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Kakao to roll out ride services in Japan and Southeast Asia

South Korean internet company also keen to buy self-driving startups

Kakao Mobility CEO John Chung explains the company's expansion drive in Seoul on March 13. (Photo courtesy of Kakao)

SEOUL -- Kakao is expanding its transportation services to Japan and Southeast Asia, as the South Korean internet company runs into regulatory obstacles in its home market. 

John Chung, CEO of Kakao Mobility, said South Korean tourists will soon be able to hail taxis through partner Japan Taxi, which has a network of 60,000 cabs. The tie-up service is to start in the second half of this year. 

Japanese tourists can also use Kakao's taxi-hailing service in South Korea, with its 240,000 member drivers.

Meanwhile, the company plans to kick off limousine services in Southeast Asia through easi6, a South Korean startup that offers transportation in the region. Kakao, best known for its popular KakaoTalk chat app, invested 700 million won ($658,000) in the company in December.

Explaining the moves to reporters, Chung said: "South Korean tourists are No. 1 or 2 by number of foreign visitors to Japan. We also expect more demand as Tokyo will host the Olympic Games in 2020."

The Japan National Tourism Organization logged 7.14 million South Korean visitors last year, just behind the 7.35 million from China.

"In Hong Kong, Taiwan and Vietnam, chauffeur driving services are common," Chung added. "We had invested in a platform business operator, easi6, which offers this service, and we will let our customers use this easily in Southeast Asia."

Back home, Kakao is struggling to generate profits through transportation due to the country's tough regulations. South Korea bans ride-sharing services like Uber Technologies, yielding to vehement resistance from taxi drivers.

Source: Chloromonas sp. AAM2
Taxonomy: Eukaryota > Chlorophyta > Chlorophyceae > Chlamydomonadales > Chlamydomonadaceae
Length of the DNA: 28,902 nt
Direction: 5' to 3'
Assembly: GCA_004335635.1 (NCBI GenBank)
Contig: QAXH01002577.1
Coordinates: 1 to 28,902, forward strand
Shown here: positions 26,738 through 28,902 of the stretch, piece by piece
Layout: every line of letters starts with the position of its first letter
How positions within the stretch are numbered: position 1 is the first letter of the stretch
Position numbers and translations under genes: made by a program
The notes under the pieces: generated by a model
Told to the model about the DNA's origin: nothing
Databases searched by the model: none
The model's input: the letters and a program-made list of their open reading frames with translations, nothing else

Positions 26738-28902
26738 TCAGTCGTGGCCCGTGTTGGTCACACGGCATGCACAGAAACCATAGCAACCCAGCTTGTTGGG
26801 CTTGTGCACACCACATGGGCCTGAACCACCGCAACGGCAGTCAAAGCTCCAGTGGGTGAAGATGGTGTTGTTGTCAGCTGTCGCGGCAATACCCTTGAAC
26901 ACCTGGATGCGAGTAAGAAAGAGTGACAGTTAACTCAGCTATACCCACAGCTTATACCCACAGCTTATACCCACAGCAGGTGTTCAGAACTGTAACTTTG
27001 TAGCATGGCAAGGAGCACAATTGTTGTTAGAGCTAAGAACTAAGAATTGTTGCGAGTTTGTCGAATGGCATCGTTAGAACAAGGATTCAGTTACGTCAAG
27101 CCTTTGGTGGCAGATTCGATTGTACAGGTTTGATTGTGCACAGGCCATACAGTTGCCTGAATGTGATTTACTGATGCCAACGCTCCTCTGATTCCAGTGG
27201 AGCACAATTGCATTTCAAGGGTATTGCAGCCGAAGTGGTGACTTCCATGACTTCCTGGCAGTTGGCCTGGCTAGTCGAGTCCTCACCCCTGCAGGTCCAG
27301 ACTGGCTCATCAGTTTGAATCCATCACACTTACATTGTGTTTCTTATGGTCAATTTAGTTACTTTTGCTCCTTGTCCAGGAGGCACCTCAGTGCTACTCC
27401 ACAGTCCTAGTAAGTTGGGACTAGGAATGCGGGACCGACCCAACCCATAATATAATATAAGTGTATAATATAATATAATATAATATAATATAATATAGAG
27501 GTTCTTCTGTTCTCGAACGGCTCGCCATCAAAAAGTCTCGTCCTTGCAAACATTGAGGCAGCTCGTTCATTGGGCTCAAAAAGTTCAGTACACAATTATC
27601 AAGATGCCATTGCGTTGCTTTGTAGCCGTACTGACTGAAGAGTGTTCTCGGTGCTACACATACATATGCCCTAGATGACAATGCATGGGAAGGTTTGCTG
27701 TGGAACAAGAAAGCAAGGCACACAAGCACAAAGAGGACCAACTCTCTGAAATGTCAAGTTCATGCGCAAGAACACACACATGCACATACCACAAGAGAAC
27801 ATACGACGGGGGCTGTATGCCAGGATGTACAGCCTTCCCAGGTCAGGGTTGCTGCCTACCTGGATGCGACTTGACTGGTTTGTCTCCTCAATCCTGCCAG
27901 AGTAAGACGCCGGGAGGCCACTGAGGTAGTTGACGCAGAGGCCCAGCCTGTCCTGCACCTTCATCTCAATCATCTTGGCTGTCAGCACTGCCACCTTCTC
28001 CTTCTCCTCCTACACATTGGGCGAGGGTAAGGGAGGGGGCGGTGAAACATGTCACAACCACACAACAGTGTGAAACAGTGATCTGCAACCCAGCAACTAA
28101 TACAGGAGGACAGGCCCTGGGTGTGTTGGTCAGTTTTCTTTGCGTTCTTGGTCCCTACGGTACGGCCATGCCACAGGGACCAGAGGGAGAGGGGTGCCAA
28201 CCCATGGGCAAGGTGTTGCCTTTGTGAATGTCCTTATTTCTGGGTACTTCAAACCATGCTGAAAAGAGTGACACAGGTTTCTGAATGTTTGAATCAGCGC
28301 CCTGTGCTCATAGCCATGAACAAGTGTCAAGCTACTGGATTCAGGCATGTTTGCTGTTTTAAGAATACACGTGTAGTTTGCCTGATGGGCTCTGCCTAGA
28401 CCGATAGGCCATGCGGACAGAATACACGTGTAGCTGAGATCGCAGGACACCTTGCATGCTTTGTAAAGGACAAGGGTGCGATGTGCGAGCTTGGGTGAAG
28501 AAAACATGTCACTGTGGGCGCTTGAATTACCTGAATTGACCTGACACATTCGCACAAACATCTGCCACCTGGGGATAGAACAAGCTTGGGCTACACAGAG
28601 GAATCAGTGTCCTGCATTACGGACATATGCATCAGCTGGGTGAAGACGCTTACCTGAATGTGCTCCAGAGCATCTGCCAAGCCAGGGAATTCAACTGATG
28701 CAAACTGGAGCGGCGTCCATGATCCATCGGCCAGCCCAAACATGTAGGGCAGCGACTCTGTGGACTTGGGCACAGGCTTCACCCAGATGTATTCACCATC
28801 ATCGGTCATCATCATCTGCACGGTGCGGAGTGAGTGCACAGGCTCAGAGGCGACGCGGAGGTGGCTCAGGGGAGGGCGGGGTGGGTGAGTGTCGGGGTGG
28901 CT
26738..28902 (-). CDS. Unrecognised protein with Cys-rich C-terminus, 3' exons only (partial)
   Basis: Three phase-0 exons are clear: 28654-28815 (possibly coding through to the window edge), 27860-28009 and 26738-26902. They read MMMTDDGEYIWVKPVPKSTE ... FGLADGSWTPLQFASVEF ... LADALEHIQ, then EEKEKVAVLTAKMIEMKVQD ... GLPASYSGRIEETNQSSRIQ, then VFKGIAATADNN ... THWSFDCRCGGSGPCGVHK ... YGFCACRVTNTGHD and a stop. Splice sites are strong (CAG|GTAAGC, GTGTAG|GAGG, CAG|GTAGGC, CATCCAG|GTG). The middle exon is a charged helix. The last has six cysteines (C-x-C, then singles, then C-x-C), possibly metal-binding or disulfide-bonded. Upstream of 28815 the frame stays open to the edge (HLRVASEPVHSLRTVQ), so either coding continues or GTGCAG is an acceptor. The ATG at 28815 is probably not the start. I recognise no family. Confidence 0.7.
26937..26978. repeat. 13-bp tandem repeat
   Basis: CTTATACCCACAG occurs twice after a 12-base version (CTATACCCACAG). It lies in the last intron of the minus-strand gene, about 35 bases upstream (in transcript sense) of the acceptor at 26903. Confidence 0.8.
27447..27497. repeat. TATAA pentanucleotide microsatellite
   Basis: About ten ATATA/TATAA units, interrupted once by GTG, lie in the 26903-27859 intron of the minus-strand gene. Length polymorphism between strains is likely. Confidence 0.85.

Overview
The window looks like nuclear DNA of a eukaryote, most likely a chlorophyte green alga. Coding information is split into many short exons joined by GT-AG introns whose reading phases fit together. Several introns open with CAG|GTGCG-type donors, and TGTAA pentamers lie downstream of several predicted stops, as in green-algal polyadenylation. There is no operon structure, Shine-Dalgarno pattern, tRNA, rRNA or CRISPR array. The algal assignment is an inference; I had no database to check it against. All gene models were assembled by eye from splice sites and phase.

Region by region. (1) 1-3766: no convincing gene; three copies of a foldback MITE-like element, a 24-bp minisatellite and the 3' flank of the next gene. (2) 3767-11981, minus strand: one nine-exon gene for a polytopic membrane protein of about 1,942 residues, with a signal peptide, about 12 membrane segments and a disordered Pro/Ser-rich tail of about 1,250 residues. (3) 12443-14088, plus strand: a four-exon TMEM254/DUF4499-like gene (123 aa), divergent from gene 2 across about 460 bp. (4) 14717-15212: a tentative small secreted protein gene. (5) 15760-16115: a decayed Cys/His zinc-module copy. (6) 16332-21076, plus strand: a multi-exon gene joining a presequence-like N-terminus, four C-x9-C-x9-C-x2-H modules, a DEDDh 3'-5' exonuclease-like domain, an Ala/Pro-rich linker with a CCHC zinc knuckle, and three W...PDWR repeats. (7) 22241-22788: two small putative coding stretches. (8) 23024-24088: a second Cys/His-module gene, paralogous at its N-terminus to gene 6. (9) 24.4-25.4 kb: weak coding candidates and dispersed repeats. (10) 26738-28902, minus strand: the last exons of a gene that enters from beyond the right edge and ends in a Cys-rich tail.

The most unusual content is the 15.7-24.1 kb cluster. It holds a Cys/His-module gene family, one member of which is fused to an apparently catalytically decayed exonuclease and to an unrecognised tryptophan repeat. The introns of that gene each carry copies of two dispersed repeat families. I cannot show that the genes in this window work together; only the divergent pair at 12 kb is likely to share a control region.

Still, Kakao -- South Korea's second-largest internet company -- considers personal mobility a priority. Aside from the taxi-hailing and chauffeur businesses, it has expanded into parking lots and GPS services.

Chung said the company is interested in acquiring autonomous driving startups as well, and that it will set up a 20-member lab to study self-driving technology.

"We [will] consider aggressive investments or acquisitions in startups with autonomous driving technology. We plan to develop both software and hardware in self-driving and aim to launch a pilot product soon."

Analysts say mobility services will help to boost the company's performance as they start to become profitable.

"Kakao Mobility kicked off its monetization through taxi services for corporate customers," noted Park Kun-young, an analyst at Kyobo Securities. "They charge 1,000 won per call, which will contribute to sales, considering 10% of credit card revenues in Seoul come from corporate credit cards." 

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